By Annette Dashofy
I’ve always been lured by the occasion odd job. Maybe it goes back to being a kid picking up some spare spending money by doing a little work for Grandpap on the farm. These days, my designated odd job usually takes the form of critter sitting.
However, this weekend, I picked up another odd job. I became a proctor for the City of Pittsburgh. The opportunity arose in the form of a bulk email that went out to all graduates of the Citizens’ Police Academy asking if anyone would be interested in serving as a proctor for the police recruits’ written exam. Payment was involved and since I’m still waiting for that elusive book contract, other sources of income are always welcome. Besides, anything that takes me inside the workings of the police sounds like a good chance to do some research.
I emailed back that I was interested.
After calling to confirm my interest, the Proctor Coordinator mailed me a packet of information and instructions. Eight pages of instructions, to be precise. Page One began with “The following instructions are very important. Be sure you read and know these instructions thoroughly before reporting to the Convention Center.”
What was I getting myself into?
But I dutifully spent Friday night studying the pages.
Saturday morning, attired in the comfortable clothes recommended in the instructions and my trusty New Balance sneakers (suitable for five hours of walking on concrete floors), I drove into the city, successfully avoiding the massive construction projects that were going on this weekend.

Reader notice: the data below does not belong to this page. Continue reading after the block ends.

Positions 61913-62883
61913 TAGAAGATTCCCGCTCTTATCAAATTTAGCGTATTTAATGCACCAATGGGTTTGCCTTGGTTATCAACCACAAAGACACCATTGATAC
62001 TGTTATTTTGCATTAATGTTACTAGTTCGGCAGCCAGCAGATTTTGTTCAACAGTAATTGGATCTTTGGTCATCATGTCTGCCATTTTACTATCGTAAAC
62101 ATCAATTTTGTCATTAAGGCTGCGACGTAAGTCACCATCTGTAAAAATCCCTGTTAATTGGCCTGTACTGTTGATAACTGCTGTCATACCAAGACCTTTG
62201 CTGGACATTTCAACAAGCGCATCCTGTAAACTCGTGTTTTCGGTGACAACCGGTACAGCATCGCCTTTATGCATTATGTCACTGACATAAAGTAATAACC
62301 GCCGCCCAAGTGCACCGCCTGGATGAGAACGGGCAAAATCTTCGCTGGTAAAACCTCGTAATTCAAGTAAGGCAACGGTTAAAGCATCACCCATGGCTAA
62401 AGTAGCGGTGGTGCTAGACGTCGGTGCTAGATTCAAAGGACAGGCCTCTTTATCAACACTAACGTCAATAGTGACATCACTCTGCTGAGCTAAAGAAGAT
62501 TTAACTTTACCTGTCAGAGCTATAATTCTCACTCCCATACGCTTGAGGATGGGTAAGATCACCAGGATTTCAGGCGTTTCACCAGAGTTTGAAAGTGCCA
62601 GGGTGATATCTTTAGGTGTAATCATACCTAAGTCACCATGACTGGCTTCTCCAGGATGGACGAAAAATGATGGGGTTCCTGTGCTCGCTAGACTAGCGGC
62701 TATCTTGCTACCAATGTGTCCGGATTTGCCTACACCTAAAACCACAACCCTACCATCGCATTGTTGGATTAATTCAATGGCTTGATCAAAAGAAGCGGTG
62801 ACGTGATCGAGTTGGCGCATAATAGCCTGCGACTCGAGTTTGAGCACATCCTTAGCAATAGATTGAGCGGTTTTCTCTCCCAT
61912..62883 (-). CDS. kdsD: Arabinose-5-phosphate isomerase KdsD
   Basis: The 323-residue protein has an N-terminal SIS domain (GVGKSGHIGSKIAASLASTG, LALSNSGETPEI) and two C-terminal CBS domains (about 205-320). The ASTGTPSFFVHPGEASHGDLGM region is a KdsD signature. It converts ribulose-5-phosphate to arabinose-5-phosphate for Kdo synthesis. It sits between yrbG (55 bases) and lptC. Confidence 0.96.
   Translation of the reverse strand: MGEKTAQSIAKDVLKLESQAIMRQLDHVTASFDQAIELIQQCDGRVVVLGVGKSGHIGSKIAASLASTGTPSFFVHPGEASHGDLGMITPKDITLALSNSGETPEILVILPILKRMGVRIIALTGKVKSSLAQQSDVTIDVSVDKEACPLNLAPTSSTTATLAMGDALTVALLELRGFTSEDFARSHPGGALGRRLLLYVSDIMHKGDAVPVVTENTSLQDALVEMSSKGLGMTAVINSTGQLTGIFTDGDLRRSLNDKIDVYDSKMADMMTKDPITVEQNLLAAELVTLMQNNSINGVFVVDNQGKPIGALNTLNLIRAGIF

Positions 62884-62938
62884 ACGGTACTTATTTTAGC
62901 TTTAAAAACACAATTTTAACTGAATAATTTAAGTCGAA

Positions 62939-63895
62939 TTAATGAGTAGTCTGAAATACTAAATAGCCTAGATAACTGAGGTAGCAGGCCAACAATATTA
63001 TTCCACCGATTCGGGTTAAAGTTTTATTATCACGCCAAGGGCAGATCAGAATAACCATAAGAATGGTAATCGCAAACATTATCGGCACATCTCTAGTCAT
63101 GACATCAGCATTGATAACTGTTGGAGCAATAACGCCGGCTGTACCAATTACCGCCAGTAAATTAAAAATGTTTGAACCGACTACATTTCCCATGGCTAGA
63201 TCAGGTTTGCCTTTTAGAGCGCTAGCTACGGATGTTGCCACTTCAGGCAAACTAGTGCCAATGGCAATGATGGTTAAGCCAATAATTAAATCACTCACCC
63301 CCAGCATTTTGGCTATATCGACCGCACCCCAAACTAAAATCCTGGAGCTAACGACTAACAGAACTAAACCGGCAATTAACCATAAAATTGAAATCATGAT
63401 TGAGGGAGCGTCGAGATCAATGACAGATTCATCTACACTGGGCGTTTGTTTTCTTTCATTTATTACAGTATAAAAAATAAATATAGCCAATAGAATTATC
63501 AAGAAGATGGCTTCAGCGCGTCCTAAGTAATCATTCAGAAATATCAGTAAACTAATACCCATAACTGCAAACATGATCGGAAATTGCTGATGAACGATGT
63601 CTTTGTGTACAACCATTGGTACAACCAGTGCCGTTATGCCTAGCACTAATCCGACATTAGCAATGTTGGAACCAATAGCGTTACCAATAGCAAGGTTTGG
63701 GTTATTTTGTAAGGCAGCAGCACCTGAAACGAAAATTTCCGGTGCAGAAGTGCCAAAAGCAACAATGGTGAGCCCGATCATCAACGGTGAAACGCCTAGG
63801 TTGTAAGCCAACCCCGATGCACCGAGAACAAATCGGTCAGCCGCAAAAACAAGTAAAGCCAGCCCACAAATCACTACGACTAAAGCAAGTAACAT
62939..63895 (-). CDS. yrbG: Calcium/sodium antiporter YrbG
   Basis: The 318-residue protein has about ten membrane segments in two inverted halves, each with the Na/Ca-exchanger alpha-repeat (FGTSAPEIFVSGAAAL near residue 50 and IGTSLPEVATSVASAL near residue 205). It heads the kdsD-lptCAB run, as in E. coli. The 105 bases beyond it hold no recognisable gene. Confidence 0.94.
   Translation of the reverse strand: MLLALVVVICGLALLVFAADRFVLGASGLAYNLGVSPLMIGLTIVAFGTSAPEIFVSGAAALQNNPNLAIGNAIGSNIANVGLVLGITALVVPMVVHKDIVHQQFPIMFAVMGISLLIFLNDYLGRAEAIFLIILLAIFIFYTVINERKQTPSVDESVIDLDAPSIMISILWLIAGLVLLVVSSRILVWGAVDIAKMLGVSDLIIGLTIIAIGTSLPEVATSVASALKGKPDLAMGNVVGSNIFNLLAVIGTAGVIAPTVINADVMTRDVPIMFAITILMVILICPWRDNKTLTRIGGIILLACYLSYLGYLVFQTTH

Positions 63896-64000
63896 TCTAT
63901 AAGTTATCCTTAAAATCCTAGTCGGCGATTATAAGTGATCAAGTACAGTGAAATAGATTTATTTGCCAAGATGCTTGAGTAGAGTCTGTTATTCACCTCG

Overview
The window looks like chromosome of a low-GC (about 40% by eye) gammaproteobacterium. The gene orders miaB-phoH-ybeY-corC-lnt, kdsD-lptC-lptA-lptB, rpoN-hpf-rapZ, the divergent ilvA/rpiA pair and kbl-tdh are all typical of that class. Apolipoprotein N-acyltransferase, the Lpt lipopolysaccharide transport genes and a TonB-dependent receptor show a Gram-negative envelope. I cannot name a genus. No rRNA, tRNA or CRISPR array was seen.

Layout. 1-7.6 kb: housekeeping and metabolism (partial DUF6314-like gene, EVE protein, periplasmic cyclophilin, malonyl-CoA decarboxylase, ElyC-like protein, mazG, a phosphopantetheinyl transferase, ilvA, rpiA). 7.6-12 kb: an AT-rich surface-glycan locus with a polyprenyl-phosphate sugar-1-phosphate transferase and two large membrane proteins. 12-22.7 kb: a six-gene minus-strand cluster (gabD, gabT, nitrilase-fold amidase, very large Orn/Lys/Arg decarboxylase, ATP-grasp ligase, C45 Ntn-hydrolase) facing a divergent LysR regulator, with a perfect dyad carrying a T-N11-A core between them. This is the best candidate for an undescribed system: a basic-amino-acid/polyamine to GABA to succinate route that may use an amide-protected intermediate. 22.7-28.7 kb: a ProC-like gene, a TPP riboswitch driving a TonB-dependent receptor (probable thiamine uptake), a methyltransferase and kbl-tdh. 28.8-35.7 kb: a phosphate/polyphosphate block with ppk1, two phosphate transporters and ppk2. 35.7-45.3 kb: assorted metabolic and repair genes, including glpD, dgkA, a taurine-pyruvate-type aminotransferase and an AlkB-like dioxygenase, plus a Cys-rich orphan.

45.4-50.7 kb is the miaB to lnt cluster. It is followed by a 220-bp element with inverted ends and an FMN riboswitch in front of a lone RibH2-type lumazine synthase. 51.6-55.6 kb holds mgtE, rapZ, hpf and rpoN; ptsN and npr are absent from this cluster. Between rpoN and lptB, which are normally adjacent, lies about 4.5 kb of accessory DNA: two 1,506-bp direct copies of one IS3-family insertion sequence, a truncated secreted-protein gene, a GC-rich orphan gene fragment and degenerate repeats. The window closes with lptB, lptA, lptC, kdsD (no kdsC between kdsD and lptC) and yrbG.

When I arrived at the testing room on the second level of the David Lawrence Convention Center, I was asked to fill out some paperwork and then I received a blue apron and a name badge. Considering the stern nature of the instructions I’d been studying, I was surprised and relieved at how friendly everyone was. My supervisor and I finished setting out the testing materials with enough time to spare for me to locate key points of interest: The snack room and the restrooms.
At 9:30AM we all gathered at one end of the hall for our orientation. Basically, it was a review of the instructions and procedures. We were told that they had no idea how many would actually show up for the test although roughly 1,300 had applied. When the recruits entered, they would be directed to the rear of the room to fill up those rows first. My row was in a section near the front. It was possible there wouldn’t be enough recruits to fill our section. In that case, we would be “extras.”
Just before 10AM, we were ordered to stand by our rows. “Battle stations,” I whispered to the fellow who headed the row next to mine. Our supervisor pronounced us ready. The doors opened the sea of recruits marched in.
They were a cross-section of society. Many more men than women, but they were large (some very large) and small (dare I say SKINNY), young (one girl looked to me to be about 12, but that may say more about my age than hers) and old (well, older than I expected, some appearing to be well into their 40s). Note: Hey! I’m 49. I’m not saying 40s are old, but for a police recruit…yeah.